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PSYC 3020 Study Guide - Midterm Guide: Eyewitness Testimony, Forensic Psychology, Clinical Psychology


Department
Psychology
Course Code
PSYC 3020
Professor
Dan Yarmey
Study Guide
Midterm

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Psychology of Law Unit 1
Chapter 1: An Introduction to Forensic Psychology
- Forensic psychology: a field of psychology that deals with all aspects of human behaviour as it
relates to the law or legal system.
- Although forensic psychologists often carry out the sorts of tasks you see in movies, the way in
which they carry them out is very different from and less glamorous than the typical Hollywood
image. The way in which forensic psychology is portrayed by the media is usually inaccurate.
What is forensic psychology?
- There is no generally accepted definition of the field. Forensic psychology is often referred to as
legal psychology or criminological psychology. Much of the debate about how forensic psych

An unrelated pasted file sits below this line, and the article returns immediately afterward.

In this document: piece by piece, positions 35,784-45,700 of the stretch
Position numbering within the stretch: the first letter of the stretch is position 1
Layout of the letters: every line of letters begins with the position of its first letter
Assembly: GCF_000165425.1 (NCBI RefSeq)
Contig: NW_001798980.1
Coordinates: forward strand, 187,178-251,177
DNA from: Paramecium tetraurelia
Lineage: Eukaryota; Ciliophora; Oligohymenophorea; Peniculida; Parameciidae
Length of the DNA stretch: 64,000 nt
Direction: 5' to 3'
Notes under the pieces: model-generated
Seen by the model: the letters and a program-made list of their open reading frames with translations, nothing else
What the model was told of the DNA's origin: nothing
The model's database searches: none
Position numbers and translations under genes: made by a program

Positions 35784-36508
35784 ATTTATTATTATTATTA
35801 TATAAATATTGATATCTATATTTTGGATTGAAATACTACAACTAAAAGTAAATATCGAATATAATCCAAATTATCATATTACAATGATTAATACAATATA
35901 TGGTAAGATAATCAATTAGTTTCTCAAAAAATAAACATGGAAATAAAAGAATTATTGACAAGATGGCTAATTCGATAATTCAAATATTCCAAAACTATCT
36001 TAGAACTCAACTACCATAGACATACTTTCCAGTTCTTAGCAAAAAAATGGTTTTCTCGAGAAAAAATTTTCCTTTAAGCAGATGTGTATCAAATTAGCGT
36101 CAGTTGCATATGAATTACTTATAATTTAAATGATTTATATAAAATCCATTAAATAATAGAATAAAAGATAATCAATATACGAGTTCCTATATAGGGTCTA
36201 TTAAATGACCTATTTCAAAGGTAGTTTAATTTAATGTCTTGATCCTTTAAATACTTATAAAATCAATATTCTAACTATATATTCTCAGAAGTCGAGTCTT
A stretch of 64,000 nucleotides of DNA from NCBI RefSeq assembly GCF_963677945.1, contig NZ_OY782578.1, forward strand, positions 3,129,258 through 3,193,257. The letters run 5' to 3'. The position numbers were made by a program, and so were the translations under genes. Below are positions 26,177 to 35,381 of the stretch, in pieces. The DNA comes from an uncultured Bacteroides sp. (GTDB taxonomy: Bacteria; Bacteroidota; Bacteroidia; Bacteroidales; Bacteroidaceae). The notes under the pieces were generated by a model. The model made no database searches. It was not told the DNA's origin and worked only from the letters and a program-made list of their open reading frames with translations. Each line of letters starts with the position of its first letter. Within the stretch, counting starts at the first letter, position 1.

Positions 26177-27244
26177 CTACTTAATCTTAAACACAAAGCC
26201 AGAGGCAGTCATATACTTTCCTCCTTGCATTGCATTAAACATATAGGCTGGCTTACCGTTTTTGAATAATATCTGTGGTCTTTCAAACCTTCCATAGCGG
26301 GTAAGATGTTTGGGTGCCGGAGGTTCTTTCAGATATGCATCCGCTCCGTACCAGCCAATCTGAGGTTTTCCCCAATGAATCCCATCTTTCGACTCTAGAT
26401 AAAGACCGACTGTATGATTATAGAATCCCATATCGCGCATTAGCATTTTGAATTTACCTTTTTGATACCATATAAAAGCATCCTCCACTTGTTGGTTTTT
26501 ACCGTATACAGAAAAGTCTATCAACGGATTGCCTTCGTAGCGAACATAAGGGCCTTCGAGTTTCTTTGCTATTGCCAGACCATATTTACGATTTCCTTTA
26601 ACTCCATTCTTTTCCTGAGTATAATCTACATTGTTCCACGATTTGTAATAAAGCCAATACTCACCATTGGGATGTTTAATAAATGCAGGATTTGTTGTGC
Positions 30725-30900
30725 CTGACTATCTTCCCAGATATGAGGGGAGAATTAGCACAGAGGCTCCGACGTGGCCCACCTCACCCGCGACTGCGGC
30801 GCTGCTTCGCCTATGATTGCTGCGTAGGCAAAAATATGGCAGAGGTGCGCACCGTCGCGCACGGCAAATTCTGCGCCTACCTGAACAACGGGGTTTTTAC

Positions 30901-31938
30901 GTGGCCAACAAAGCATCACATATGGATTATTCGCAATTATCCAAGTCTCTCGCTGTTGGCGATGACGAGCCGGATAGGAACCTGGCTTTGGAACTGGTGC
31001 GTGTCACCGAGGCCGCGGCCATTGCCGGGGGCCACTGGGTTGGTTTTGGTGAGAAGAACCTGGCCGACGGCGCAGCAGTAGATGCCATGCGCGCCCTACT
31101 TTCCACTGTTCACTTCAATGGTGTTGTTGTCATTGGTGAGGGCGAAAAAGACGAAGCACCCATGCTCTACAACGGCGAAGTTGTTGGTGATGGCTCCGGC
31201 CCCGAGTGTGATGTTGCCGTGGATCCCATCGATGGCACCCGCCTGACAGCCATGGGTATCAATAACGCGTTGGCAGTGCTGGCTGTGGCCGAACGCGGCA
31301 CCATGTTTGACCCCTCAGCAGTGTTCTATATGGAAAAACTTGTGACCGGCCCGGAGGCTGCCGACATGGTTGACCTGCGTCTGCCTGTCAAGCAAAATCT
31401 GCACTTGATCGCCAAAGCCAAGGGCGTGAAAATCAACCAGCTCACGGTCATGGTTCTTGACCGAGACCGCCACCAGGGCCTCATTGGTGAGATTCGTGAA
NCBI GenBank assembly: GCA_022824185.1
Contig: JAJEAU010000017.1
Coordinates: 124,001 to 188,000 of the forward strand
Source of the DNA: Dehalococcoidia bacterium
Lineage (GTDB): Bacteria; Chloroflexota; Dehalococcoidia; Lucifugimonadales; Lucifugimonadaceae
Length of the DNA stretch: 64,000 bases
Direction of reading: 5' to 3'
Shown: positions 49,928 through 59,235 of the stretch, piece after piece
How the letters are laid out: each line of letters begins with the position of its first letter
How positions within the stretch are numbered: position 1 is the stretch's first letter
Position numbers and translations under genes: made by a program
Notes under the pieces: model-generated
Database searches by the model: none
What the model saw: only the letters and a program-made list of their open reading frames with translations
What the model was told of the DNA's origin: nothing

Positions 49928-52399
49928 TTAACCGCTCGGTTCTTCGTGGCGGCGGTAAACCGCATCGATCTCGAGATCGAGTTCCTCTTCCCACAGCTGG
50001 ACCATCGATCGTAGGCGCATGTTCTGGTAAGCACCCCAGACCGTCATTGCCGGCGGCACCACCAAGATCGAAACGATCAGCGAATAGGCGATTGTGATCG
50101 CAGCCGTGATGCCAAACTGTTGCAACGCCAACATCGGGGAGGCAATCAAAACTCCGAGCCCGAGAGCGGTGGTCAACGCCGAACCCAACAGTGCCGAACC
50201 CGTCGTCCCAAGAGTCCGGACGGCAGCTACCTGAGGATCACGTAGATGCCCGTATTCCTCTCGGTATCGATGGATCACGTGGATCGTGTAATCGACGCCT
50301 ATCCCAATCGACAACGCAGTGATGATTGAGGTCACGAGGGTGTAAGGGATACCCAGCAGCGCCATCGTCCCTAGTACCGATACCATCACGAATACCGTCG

should be defined centres on whether the definition should be narrow or broad. A narrow
definition would focus on certain aspects of the field while ignoring other, potentially important
aspects (focusing on applied aspects while ignoring the experimental research focus only on
the clinical or experimental aspects). This appears to be how many leading psychologists prefer
to define the discipline. The American Board of Forensic Psychology (ABFP) and the American
Psychology-Law Society (AP-LS), define the field in a narrow fashion. These associations have
defined forensic psych as “the professional practice by psychologists within the areas of clinical
psychology, counseling psychology, neuropsychology, and school psychology, when they are
engaged regularly as experts and represent themselves as such, in an activity primarily intended
to provide professional psychological expertise to the judicial system. Therefore, according to
this definition, any psychologist who provides expertise to the judicial system but happens to
work in an area of psychology outside the scope of their definition, such as social psychology,
would not be doing work in the area of forensic psych.
- In addition, psychologists who do not provide professional expertise to the judicial system on a
regular basis would not be considered a forensic psychologist (even if they worked in
neuropsychology, for example). For these reasons, many psychologists have problems using
narrow definitions to define forensic psych.